Don’t invite me to your wedding, I’m just as sarcastic as Gareth but half as vocal. The ceremonies are dull and boring, no matter what your religion. If I’m expected to be in anything less comfortable than my Nikes, I’ll be barefoot before the first dance. I encourage groomsmen to hit on drunk bridesmaids cause soon I’m sick of seeing the happy couple kiss. And you have no idea what relief I feel that I no longer can be forced to join the throng of savage women willing to mud wrestle over a bunch of flowers. The best thing that can happen at a wedding is the unexpected, but alas, American bridezillas won’t let me have any fun. And I don’t dare test that wrath.
The way Four Weddings and a Funeral upholds the sanctaty of marriage is wonderful. In that first scene where Charles has forgotten the rings and dashes away from the alter to collect two hilariously mismatched rings to be used in the ceremony immediately let me know that I would love this movie. And I did.
Charles (Hugh Grant) is the kind of guy who isn’t good at any sort of commitment, so getting married has never been a good option. At the first wedding, he meets Carrie (Andie MacDowell) an American whom a friend immediately labels, “Slut.” Though she’s obviously out of his league, Charles manages to spend the night with Carrie. For one lingering moment, it seems they could have a future, but it’s dismissed as a one night stand. At wedding number two, which Charles is comically late again he finds Carrie and learns that she’s now engaged. The rest of that evening is a disaster with old girlfriends at every turn and an awkward scene being trapped in a room that the newly married couple decide sneak away from the party to consummate their marriage rather loudly. Wedding number three, where Charlie watches all hopes of being with Carrie disappear, is more somber as tragedy strikes. Then, as you probably guessed, is a funeral and another wedding.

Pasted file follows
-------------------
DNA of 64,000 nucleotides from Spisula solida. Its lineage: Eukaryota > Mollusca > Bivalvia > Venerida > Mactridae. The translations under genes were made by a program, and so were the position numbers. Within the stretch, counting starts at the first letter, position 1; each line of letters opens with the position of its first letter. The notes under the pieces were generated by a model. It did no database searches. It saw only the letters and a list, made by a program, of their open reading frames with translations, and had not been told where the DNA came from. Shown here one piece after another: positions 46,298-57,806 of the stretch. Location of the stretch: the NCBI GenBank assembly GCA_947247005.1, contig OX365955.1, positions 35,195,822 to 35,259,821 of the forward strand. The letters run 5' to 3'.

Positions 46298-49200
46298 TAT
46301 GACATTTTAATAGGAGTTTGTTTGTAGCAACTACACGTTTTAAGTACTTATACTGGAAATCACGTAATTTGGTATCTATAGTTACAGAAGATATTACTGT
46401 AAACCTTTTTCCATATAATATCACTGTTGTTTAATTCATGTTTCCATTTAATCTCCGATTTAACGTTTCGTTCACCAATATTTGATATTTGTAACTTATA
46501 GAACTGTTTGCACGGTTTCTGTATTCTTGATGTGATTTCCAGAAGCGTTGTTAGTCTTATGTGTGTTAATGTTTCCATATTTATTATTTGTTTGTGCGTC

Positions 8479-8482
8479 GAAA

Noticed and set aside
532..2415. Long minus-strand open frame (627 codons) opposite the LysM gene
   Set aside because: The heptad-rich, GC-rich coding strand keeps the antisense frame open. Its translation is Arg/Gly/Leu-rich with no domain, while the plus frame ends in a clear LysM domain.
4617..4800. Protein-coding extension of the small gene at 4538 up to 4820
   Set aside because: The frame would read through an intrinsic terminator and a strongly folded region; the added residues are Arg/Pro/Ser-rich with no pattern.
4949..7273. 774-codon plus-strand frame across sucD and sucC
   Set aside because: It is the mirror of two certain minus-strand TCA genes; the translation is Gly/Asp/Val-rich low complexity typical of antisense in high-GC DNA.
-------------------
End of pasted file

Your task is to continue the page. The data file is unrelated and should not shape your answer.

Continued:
Hugh Grant is one of those actors who is great at one type of character. Here, Charles is all those characteristics that Grant can bring out perfectly: awkward, unsure of himself and in need of the location of his balls. Yeah, he pretty much needs to man up and grow a pair in every movie. At times, I wish Grant would just go and spit out what he’s trying to say. What’s the worse that can happen? Sometimes he takes that befuddlement to a nearly annoying height. But he is a strong enough actor to keep the story rolling, I’ll give him props for that.
The thing that makes these mishaps even more hysterical is the fact that they’re British weddings. Just the feel of being married in some medieval cathedral or somewhere in the quaint British countryside is much different than our little clap board churches here in America. Mr. Bean performing the ceremony saying Holy Goat in a cathedral is a scream. And with all the stuffy British relatives behind the couple, you know the air is already thick.
The film can handle the tragedy well, unlike most films that are mostly comedic. It’s the mix between the laughter and loss that makes this film so wonderful. There’s no jokes at the funeral and for once, Charlie is on time. It’s serious business. But the film is set up, like how I hope all our lives are: you will laugh a whole lot more than you will cry.
“Fabulous dress. The ecclesiastical purple and the pagan orange symbolizing the mystical symbiosis in marriage between the heathen and Christian traditions?”